Evoke Wilderness: The Magic is in the People

Posted by Kevin “KP” Padowicz on June 01, 2022

kpThe Evoke Therapy Programs team is a group of outstanding humans.

This matters to me, and I’d imagine if you’re reading this, it probably matters to you too. I hope this serves to illustrate some of who we are through my eyes and also serves as an expression of appreciation, gratitude, and encouragement for all the things we do every day.

Before I get too carried away with exalting the people I work with, I want to take a moment to explain some of who I am and why I think that matters too. I first heard about wilderness therapy when I was 17 years old. My parents sent me to a residential treatment center (RTC) in northern Utah in 2003, before Evoke even existed. I heard about wilderness therapy from some of the other kids who had gone to wilderness therapy programs before going to the RTC. I am 35 years old now, and I have been working in the mental health field, predominantly wilderness therapy with Evoke, for nine years. When I look back at this adolescent treatment experience, I can see two things about my time at this RTC clearly: First, it was not a good fit for me and second, my parents were doing the very best they could in sending me there.

I share this perspective because I want to acknowledge that, as Dr. Brad Reedy might remind us, being a parent is hard. Sometimes parents, even when giving it their all and acting out of love, make mistakes or get things wrong. As an adult, it’s easy to see how difficult of a position I put my parents in and how hard it can be for parents like mine to find the right kind of care for a child who has not responded to more traditional approaches. It is not easy territory to navigate.

Seven years after I broke the standing record for fastest graduation from that RTC, as a 25-year-old, I was back to needing an intervention. This time my parents found Evoke. There’s much I could go into detail about my time as a participant in the program I now work for, but if I really boil it down, I simply consider it to have been lifesaving. A little over 18 months after I graduated from Evoke, I started my first shift as a field instructor there. A full nine years since then, and I’m in a leadership position guiding the future of the program that once saved my life as a participant.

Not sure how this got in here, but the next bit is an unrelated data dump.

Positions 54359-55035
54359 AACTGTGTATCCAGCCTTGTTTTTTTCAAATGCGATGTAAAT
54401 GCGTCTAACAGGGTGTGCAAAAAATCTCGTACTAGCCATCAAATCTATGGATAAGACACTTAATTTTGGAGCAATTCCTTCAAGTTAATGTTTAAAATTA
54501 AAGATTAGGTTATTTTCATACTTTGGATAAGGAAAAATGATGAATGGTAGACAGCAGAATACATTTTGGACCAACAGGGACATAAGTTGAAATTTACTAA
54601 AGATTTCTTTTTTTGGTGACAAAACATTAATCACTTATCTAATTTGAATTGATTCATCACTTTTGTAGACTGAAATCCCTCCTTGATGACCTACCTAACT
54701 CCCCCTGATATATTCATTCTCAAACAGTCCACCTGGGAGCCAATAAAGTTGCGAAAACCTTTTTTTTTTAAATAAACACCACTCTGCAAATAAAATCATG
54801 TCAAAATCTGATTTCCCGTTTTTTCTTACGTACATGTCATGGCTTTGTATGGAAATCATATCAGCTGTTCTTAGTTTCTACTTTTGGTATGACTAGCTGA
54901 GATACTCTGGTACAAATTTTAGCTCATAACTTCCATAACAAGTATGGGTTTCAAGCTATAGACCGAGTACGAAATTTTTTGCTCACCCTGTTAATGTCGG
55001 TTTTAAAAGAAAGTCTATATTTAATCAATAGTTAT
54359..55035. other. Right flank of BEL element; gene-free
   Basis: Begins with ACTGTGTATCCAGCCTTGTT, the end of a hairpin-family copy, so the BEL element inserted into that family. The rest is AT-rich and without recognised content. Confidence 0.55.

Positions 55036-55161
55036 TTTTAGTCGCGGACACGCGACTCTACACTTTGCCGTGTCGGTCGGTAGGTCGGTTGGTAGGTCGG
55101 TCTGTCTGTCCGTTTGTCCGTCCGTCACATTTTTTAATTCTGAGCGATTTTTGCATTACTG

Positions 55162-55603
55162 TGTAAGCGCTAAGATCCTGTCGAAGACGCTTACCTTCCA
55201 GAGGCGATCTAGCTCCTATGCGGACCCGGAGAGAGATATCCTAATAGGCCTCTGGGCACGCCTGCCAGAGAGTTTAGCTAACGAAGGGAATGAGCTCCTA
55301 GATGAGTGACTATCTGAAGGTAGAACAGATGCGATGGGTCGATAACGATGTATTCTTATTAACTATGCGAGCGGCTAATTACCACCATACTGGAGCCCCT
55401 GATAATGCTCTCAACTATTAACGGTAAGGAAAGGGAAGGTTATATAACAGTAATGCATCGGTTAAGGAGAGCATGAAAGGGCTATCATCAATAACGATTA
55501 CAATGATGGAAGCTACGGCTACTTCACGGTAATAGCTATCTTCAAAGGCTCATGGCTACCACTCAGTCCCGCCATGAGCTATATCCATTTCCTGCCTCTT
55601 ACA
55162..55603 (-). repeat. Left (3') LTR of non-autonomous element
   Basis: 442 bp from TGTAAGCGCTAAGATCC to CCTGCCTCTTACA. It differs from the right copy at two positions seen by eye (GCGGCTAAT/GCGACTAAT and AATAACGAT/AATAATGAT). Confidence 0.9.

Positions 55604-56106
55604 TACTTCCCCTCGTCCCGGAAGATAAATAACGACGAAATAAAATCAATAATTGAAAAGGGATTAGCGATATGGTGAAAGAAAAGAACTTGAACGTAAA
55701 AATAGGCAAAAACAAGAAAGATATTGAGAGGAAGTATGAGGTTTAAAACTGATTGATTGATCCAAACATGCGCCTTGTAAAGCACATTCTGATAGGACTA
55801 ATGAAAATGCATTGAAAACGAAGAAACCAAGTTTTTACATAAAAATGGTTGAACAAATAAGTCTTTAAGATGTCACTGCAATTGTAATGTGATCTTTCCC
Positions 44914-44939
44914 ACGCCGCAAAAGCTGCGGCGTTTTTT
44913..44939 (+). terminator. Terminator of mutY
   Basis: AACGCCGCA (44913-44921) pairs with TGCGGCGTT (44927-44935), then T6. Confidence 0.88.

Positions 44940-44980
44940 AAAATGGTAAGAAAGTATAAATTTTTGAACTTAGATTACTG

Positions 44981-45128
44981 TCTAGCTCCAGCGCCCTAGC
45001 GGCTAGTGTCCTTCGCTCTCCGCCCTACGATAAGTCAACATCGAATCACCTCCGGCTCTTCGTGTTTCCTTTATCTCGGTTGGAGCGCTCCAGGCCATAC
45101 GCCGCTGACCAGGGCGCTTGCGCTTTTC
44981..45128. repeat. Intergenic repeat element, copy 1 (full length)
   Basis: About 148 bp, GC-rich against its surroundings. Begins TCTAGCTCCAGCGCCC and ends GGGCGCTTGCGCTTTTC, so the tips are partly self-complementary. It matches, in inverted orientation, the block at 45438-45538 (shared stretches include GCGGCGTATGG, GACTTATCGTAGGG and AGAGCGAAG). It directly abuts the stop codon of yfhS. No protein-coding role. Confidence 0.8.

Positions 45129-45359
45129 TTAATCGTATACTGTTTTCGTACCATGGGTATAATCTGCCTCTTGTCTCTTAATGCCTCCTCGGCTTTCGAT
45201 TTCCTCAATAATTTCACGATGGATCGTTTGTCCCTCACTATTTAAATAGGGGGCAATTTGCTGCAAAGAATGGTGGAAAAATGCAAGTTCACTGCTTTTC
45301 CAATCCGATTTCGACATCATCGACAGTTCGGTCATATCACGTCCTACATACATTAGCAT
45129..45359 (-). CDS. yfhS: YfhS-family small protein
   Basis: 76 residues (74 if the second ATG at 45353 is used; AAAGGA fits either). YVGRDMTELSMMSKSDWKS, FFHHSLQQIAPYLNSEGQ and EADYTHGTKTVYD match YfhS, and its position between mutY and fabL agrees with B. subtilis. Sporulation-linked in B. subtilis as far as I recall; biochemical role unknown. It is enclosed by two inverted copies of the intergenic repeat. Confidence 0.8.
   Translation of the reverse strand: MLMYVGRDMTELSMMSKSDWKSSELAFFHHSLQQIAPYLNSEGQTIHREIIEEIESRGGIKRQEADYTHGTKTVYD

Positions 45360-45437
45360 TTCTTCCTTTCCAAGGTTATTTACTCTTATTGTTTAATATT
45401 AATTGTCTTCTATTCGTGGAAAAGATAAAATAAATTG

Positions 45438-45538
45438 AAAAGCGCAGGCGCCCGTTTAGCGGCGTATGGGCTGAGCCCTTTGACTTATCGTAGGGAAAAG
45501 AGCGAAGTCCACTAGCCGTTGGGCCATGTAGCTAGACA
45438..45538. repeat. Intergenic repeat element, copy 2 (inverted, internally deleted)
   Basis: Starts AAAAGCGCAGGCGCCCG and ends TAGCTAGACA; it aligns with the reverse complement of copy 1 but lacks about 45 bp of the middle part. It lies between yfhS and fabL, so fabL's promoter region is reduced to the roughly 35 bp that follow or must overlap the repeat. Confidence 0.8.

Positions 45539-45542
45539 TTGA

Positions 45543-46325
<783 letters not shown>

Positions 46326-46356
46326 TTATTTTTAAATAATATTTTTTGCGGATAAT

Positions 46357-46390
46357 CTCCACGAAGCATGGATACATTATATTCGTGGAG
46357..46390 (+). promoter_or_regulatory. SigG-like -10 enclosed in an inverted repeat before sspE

The group of people who work for Evoke are special, and I count myself lucky to be among them. When I look closely at why I feel this way about us, I always tend to come back to the idea that all of us truly value care. In many ways it’s our job to show, foster, and celebrate care… for our participants, ourselves, our participants’ parents and families, our coworkers, our supervisors, our prospective parents and participants... I think we all have unique and personal ways in which we show care, but it is our shared passion for this pursuit that brought us here and, when we are able to do so in a balanced, healthy way, ultimately keeps us here.

In my current role, I am part of a close-knit Field/Operations department, which I tend to consider is functioning at an elite level. Looking around at some of the other smaller teams that make up the larger Evoke team as a whole, I have to imagine that some of our company-wide emphases on teamwork, communication, and care pushes all of us to perform at our highest levels for ourselves, our unique smaller teams, our amazing Evoke team as a whole, and of course, our participants/clients.

When I try to put into words the ways in which we care, I think of a few stories.

I think about New Year’s Day this year when I was working a field shift and our group needed additional support due to the dynamics in the group at the time. A few hours later, on the morning of a Saturday holiday, it was our Program Director, Katelyn BeVard, who walked into camp to bring additional staff and provide support while we met as a larger staff team.